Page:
Brian Holmes: Driving the Golden Spike: The Aesthetics of Anthropocene Public Space (2016)

20 October 2018, dusan

“The idea came to me, ironically, while driving around Chicago. It was high summer; I was on the city’s shattered West Side. The urban grid slid by outside the window, residential vernacular on its third or fourth recycle, parched and decayed, with a kind of lost and disjointed vibrancy. Eyes on the traffic, my mind rolled back over the city’s history: its canals and granaries and skyscrapers, its formidable industrial century since the arrival of the railroads in the 1850s, its suburban sprawl after the Great Fire of 1873, its postmodern decline made irreversible by the 1960s revolts and the capital flight that followed. Through it all, the university and financial sectors continued their endless rise. There is a profound violence to this place, but also a deep sense of regularity. Chicago is the race-riot city that turns civil strife into social norms, and splits atoms while abstracting material production into mathematical derivatives. Can you still experiment in a place that has successively been the transport hub, the stockyard, the workshop, the vitrine, the boxing-ring, and quite literally the laboratory of modernism? And what could this ideal of experimentation mean for our future, when its Promethean pasts have reappeared before our eyes as the new geological layer of the Anthropocene?” (opening paragraph)

Publisher Deep Time Chicago, September 2016
Creative Commons BY-ND 4.0 International License
19 pages

Video lecture (April 2016, 47 min)
Publisher

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HTML (e-flux, Oct 2017)

Marcello Vitali-Rosati: On Editorialization: Structuring Space and Authority in the Digital Age (2018)

28 July 2018, dusan

“In this book Marcello Vitali-Rosati examines how authority changes in the digital era. Authority seems to have vanished in the age of the web, since the spatial relationships that authority depends on are thought to have levelled out: there are no limits or boundaries, no hierarchies or organized structures anymore. Vitali-Rosati claims the opposite to be the case: digital space is well-structured and material and has specific forms of authority. Editorialization is one key process that organizes this space and thus brings into being digital authority. Investigating this process of editorialization, Vitali-Rosati reveals how politics can be reconceived in the digital age.”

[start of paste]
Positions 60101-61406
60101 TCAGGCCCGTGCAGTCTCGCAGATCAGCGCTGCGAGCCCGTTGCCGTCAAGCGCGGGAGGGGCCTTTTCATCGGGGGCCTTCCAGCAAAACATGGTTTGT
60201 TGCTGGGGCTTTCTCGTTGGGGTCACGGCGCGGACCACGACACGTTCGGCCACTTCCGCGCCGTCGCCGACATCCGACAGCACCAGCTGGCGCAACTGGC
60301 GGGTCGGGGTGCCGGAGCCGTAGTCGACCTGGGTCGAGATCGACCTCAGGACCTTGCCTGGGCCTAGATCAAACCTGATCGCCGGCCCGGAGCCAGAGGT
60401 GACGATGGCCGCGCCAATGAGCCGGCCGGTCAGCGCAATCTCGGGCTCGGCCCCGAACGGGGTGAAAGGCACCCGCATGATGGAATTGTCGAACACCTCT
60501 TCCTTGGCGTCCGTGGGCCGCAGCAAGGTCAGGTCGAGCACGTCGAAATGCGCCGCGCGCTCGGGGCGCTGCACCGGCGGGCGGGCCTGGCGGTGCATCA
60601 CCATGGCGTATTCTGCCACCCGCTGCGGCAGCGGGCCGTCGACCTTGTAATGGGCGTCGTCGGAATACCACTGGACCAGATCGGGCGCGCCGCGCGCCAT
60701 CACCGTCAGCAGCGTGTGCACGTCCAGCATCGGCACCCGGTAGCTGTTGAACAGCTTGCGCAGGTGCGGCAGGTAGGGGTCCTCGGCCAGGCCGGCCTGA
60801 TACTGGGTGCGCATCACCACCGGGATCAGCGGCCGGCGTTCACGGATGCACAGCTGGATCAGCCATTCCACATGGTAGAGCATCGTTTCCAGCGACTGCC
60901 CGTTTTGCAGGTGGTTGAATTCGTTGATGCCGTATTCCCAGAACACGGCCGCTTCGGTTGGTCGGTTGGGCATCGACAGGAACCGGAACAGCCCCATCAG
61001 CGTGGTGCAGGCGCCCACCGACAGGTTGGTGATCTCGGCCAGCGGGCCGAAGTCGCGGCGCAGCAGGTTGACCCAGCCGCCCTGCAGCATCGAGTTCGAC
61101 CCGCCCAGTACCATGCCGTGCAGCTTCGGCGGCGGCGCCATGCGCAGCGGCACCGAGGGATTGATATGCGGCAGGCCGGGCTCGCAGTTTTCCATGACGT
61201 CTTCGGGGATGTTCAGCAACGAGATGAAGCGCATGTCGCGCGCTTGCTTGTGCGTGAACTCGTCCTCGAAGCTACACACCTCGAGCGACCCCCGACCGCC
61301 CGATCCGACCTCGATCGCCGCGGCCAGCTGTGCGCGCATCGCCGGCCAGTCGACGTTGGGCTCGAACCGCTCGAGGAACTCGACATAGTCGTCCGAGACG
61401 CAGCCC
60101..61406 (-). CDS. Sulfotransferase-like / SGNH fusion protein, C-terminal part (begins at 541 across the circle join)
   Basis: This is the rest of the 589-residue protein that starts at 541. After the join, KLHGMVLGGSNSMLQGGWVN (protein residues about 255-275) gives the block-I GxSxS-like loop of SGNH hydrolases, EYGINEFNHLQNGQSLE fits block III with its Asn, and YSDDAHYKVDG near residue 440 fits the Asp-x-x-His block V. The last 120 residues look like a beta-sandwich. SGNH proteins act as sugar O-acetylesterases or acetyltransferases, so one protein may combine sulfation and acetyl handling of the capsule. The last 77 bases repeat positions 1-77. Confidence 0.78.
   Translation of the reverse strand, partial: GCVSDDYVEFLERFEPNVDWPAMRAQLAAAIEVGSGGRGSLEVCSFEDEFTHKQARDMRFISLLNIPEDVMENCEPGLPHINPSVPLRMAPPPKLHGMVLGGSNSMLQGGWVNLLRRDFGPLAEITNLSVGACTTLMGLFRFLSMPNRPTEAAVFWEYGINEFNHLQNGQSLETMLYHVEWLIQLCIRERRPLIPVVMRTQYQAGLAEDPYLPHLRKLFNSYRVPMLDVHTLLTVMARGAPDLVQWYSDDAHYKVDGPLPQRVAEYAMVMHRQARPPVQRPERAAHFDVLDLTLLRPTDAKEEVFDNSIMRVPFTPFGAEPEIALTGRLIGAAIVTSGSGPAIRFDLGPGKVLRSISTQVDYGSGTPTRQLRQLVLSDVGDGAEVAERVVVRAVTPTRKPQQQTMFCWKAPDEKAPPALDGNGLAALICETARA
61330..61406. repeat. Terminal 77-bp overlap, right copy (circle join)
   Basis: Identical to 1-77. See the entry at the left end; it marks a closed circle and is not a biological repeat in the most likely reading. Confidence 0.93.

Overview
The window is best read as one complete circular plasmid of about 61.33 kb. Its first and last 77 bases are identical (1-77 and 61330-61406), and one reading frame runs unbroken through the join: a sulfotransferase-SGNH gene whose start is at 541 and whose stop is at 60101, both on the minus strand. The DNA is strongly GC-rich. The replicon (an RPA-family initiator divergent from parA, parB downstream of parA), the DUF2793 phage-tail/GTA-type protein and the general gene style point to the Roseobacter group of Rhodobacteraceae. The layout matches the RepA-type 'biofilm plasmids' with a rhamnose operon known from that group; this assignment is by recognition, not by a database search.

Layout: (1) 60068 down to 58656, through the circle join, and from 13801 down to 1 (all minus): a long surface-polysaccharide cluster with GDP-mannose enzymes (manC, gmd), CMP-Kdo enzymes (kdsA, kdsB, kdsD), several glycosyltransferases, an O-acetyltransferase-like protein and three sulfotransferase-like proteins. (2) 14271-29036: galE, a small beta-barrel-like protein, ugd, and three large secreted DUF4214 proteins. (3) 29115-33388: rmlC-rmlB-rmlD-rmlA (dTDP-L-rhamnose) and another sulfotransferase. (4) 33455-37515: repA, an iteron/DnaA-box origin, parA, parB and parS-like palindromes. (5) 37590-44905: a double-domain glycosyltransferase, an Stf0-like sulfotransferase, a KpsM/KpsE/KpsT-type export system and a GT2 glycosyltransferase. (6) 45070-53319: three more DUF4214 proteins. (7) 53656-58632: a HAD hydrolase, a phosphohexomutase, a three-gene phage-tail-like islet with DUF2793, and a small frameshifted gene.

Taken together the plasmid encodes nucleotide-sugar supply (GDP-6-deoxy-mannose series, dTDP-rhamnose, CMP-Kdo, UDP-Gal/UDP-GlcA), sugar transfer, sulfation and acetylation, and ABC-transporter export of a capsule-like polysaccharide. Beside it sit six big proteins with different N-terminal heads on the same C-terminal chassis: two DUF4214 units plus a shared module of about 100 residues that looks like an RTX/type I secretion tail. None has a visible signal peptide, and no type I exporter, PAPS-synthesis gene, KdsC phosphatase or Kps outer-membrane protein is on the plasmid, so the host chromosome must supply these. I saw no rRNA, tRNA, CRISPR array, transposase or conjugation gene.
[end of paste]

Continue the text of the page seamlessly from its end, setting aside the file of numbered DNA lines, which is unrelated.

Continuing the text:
Publisher Institute of Network Cultures, Amsterdam, 2018
Theory on Demand series, 26
Creative Commons BY-NC-ND 4.0 International License
ISBN 9492302209, 9789492302205
114 pages

Publisher
WorldCat

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Radical Education Collective (eds.): New Public Spaces: Dissensual Political and Artistic Practices in the Post-Yugoslav Context (2009)

27 July 2017, dusan

“This reader draws its inspiration from encounters and conversations with activists, artists, critical thinkers, curators, militant researchers and writers from Belgrade, Helsinki, Istanbul, Ljubljana, London, Pristina and Prizren in April and May 2008 at the social centre ROG and the AKC Metelkova mesto in Ljubljana. Those encounters challenged not only the distinction between ‘serious’ discussions and ‘informal’ debates – that instantly reproduce linear time and hierarchical space – but also our mutual ability to listen, talk and share experiences (instead of consume information). Contributions were subsequently elaborated into the reader, which consists of two parts. In the first part, engaged collectives reflect on the organisation of different political issues: from anti-capitalist and student struggles, to immigrant workers and the re-appropriation of public spaces in the region. The second part focuses on specific art collectives from Kosovo and Ljubljana, which are occupied with the question of space: why was space so important when rethinking the relation between art and politics, and also what can one do with the space? Here, a set of political practices enabled art collective to undermine the presupposed liberal border between public and private. The reader concludes with a presentation of some art projects that intervened and articulated spatial and visual transformations in the post-Yugoslav context.”

Edited and compiled by Gal Kirn, Gašper Kralj, and Bojana Piškur
Publisher Jan van Eyck Academie, Maastricht, and Modern Galerija, Ljubljana, 2009
ISBN 9789072076878, 9072076877
194 pages

Publisher
WorldCat

PDF (4 MB)
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